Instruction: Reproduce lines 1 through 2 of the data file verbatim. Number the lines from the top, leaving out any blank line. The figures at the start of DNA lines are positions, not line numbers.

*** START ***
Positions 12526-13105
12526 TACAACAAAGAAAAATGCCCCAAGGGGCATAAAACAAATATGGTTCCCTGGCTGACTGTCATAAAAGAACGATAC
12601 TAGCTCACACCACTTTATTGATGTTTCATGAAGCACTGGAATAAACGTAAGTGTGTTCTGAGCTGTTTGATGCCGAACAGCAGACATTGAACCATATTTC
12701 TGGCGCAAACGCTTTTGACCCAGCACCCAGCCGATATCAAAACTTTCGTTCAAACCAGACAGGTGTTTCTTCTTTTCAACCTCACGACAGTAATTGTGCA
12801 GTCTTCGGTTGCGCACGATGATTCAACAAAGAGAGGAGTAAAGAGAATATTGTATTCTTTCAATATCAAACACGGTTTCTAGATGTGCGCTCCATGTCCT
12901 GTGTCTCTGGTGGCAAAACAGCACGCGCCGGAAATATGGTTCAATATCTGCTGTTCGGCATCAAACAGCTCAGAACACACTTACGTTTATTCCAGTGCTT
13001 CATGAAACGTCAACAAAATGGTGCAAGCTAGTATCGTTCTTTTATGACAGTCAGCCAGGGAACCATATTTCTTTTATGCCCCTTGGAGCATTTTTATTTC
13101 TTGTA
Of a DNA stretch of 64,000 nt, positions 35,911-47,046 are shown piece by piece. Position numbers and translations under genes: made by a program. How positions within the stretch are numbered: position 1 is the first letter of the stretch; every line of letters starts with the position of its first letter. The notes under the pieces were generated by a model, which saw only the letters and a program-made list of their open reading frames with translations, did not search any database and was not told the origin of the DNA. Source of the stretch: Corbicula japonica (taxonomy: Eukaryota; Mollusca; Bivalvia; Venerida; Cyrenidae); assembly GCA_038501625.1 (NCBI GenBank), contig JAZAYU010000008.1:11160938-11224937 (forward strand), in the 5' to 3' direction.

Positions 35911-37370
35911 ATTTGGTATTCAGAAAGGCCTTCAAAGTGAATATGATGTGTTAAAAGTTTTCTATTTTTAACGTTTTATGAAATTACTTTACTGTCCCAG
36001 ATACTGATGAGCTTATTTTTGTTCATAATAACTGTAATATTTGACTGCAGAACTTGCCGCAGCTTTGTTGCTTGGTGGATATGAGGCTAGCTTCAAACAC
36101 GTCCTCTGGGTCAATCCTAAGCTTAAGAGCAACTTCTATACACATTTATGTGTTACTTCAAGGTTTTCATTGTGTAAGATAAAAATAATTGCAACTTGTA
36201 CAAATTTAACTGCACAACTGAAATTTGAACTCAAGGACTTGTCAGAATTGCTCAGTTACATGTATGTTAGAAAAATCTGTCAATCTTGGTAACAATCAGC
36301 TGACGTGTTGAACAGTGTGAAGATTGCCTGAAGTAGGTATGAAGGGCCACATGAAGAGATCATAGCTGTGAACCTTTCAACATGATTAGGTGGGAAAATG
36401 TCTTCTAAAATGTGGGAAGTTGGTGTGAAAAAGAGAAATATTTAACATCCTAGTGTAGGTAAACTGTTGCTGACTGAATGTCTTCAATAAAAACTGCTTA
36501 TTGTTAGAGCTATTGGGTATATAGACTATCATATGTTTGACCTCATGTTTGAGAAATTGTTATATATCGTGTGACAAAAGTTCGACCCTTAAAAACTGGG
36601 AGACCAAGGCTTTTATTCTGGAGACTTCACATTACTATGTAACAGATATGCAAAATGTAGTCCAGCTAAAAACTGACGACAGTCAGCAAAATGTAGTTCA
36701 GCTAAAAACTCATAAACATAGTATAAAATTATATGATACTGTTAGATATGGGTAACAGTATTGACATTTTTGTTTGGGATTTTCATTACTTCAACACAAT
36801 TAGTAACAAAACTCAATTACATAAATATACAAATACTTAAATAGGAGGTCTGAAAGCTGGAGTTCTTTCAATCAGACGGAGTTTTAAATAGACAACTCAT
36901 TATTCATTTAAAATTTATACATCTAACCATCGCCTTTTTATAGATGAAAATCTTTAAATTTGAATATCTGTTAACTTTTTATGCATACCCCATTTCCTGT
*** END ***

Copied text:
Positions 12526-13105
12526 TACAACAAAGAAAAATGCCCCAAGGGGCATAAAACAAATATGGTTCCCTGGCTGACTGTCATAAAAGAACGATAC